Team collaboration with Google Drive

By August 4, 2016Business, Free stuff, Planning
team-collaboration

“If everyone is moving forward together, then success takes care of itself.” Henry Ford


The model of how we collaborate is changing. Devices and application are continually being created and improved that help you put together documents, quickly schedule meetings and chat with your work community. Today’s collaboration environment includes tools for text chats, video conferencing, screen sharing and scheduling meetings. Among the many options currently available is Google Drive. This is a file storage and synchronisation service created by Google which allows you to store files in the cloud, share files, and edit documents, spreadsheets, and presentations with collaborators.

Google Drive can be accessed in your browser at drive.google.com. You can also download the software so your computers, tables and smartphones which is great if you want to easily access your Google Drive files online or offline. It is also easy to access to your files across multiple devices.

Google Drive software is available for:

  • PCs running Windows XP or later
  • Mac OS X 10.6 (Snow Leopard) or higher
  • Android smartphones and tablets with Android 2.1 (Eclair) or higher
  • iPhones and iPads with iOS 5.0 or higher

Why use Google Drive

Here are 7 reasons I believe you should give Google Drive a try:

1. Perfect syncing

Changes to a document in Google Docs are synced to the cloud near instantaneously. You can be editing a document on your phone then look at it on the computer two seconds later and the updates should be there. You can also have the document open in both places at the same time if required,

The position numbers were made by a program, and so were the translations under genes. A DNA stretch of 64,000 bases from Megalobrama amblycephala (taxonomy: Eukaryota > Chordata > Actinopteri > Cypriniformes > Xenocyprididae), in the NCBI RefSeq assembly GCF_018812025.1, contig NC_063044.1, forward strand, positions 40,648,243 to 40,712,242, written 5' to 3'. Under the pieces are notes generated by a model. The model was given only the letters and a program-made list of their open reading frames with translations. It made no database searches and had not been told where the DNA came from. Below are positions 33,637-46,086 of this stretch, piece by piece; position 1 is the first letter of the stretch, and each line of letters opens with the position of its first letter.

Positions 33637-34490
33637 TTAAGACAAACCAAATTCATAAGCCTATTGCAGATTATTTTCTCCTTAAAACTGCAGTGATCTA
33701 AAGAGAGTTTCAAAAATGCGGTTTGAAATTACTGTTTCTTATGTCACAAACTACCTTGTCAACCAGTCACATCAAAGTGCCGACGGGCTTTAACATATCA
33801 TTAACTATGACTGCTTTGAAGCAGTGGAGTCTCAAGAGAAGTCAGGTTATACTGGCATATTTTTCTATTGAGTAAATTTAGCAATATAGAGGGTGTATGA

2. Work collaboratively in real-time

Work collaboratively with others by sharing viewing and editing access to presentations, spreadsheets, documents, drawings and folders. Multiple users can read the same file at once and when someone is editing your file, you can see their curser as they make changes or highlight text. No more conflicting copies.

3. Automatically saved

All your changes are automatically saved as you type. You can also use revision history to see old versions of the same file, sorted by date and who made the changes.

4. Work from any computer with Internet access

Never worry about leaving your USB or computer at home again. Any computer, or mobile device can access your files via the browser.

5. Communicate while collaborating

Not only can you see who is collaborating on a file in the upper right corner as you work, you can also send them messages. If you click the little word balloon icon, it creates an instant chat that’s just for that document.

6. Direct share files via Gmail

If you use Gmail and Google Drive, you can send up to 10 Gigabytes worth of files by inserting the files into a Gmail message by clicking File > Email as an attachment then selecting the file type you want to send. You can select to send any of your files as PDF’s just by select this option in the popup window.

7. Collect data

In Forms, you can set up a poll, survey, quiz and share it. The data that’s collected is inserted into a Sheets spreadsheet file.

 

Some Google Drive tips

Instant table of contents

Be sure to utilise Styles for the text headings in Docs—you access Styles from the Format Menu, or the toolbar. You can then view an outline of your document in the left side of your computer screen by going to Tools > Document outline.

Voice typing

Provided you have a working microphone to your desktop, you can speak and Google Docs will type as you talk. Open a document in Google Docs with a Chrome browser. Click Tools > Voice typing. When you’re ready to speak, click the microphone icon. Speak clearly, at a normal volume and pace.

View shortcuts

No matter what Drive app you’re in, even in the main Google Drive page, just type Ctrl+/ (PC)or Command+/ (Mac) and the shortcut menu will reveal every keyboard option available.

Great organisation

You can sort your files into folders and subfolders. However, if you can’t find what you are looking for, use the search function at the top of the window. Your search can be refined by categories such as file type, date modified, has the words, shared with and item name.

 

How much space?